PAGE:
The Medication and Erectile Dysfunction Connection

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Erectile dysfunction (ED) can be caused by many problems, from stress to physical illness. But did you know that ED can also be caused by some medications? Erectile dysfunction, or impotence, is a common side effect of many prescription drugs, but it may also be caused by some over-the-counter medicines, such as nonsteroidal anti-inflammatories, or NSAIDs. The chances of experiencing ED is known to increase with age, but it's also known that older men take more medicines, on average, than younger men. This could also increase the risk of ED.

How do medications cause ED?

The question of how or why medications may cause ED is complicated because there isn’t one specific source. As well, the illnesses that doctors may prescribe these medicines for can cause ED. It’s happened that some men who go see their doctor with complaints of ED, are ultimately diagnosed with an illness such as hypertension (high blood pressure) or Parkinson’s disease. So if you’re experiencing ED and you regularly take medicines, it may take some detective work to find out what is causing the problem. Is it the illness or is it the medication?

Which medications can cause ED?

The medications most commonly known to contribute to ED include those prescribed to treat hypertension, mental illnesses, and allergies. And yet other drugs that can cause ED may surprise you, such as eye drops for glaucoma. While this information is listed in the official information provided by the manufacturer, if you have any questions about drug side effects, your pharmacists will be able to answer them. They’re the medication experts. Here are some of the drugs most commonly known to cause ED:

Medications for Hypertension

In order to obtain and keep an erection that is satisfactory for sex, the penis needs an adequate blood supply. Men who have high blood pressure can experience ED because hypertension affects how well the blood flows throughout your body, including the penis. Many drugs that treat hypertension but can also cause ED include diuretics (so-called water pills) and other antihypertensives. Some of the most common ones are:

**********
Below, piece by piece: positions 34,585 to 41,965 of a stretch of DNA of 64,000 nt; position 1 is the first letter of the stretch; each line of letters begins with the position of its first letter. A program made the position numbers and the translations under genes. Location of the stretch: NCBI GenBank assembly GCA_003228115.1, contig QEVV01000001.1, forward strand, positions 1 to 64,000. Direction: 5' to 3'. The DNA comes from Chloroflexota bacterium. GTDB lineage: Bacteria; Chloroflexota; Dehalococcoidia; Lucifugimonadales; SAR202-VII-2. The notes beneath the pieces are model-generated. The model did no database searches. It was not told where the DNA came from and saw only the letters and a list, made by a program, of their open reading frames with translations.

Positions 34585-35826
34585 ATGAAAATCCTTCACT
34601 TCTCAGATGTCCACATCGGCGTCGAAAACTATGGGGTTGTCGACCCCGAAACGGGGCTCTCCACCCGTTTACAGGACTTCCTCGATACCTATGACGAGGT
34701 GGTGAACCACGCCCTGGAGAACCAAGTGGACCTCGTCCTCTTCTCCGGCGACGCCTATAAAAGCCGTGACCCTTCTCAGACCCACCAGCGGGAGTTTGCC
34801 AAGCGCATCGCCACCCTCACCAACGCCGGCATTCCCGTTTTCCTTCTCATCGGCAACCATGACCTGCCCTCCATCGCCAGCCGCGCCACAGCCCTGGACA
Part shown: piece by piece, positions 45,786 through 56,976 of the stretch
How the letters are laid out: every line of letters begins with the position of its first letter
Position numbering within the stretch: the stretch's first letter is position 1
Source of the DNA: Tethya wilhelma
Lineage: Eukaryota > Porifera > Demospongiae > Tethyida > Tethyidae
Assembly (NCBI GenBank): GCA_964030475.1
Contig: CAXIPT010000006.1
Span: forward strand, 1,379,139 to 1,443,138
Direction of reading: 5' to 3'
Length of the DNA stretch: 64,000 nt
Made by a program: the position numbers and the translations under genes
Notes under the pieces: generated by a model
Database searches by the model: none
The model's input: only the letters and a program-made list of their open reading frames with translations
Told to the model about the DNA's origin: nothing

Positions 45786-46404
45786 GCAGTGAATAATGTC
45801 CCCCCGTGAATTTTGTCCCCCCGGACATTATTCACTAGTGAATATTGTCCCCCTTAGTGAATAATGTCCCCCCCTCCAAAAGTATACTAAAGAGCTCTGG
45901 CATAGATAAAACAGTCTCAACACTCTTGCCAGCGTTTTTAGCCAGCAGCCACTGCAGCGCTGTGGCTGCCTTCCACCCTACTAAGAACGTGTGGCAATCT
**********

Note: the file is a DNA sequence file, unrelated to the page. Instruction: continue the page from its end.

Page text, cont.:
• Atenolol (Tenormin)

  • Chlorothiazide (Diuril)

  • Enalapril (Vasotec)

  • Furosemide (Lasix)

  • Hydralazine (Apresoline)

  • Hydrochlorothiazide (Esidrix)

  • Methyldopa (Aldomet)

  • Metoprolol (Lopressor)

  • Nifedipine (Adalat, Procardia)

  • Prazosin (Minipress)

  • Propranolol (Inderal)

  • Spironolactone (Aldactone)

  • Triamterene (Maxzide)

  • Verapamil (Calan)

Medications for Anxiety and Depression

Mental health plays a role in ED, as does physical health. Stress, anxiety and depression, among other mental health issues, are known to cause ED, but many men who are treated with medications find that while they feel better, they still experience ED. Also, some men suffering with depression did not have a problem with ED until they began taking medication to treat their depression. Some of the most common drugs with this side effect include:

  • Amitriptyline (Elavil)

  • Chlordiazepoxide (Librium)

  • Chlorpromazine (Thorazine)

  • Doxepin (Sinequan)

  • Fluoxetine (Prozac)

  • Imipramine (Tofranil)

  • Oxazepam (Serax)

  • Phenelzine (Nardil)

  • Phenytoin (Dilantin)

  • Sertraline (Zoloft)

  • Thioridazine (Mellaril)

Medications for Allergies and Heartburn

Allergy medicines and those that treat heartburn are commonly used medications, available either with a prescription or over-the-counter. These can also cause ED. They include:

  • Cimetidine (Tagamet)

  • Dimenhydrinate (Dramamine)

  • Diphenhydramine (Benadryl)

  • Hydroxyzine (Vistaril)

  • Meclizine (Antivert)

  • Nizatidine (Axid)

  • Promethazine (Phenergan)

  • Ranitidine (Zantac)

If you suspect the medication you’re taking is causing or contributing to ED, don’t stop taking the medicine without first speaking with your doctor. This is very important. The ED may be temporary as your body gets used to the treatment, but if the problem persists, your doctor may be able to prescribe an alternate medication that doesn’t have the same side effects.

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Medical Reviewer: William C. Lloyd III, MD, FACS
Last Review Date: 2020 Aug 7
THIS TOOL DOES NOT PROVIDE MEDICAL ADVICE. It is intended for informational purposes only. It is not a substitute for professional medical advice, diagnosis or treatment. Never ignore professional medical advice in seeking treatment because of something you have read on the site. If you think you may have a medical emergency, immediately call your doctor or dial 911.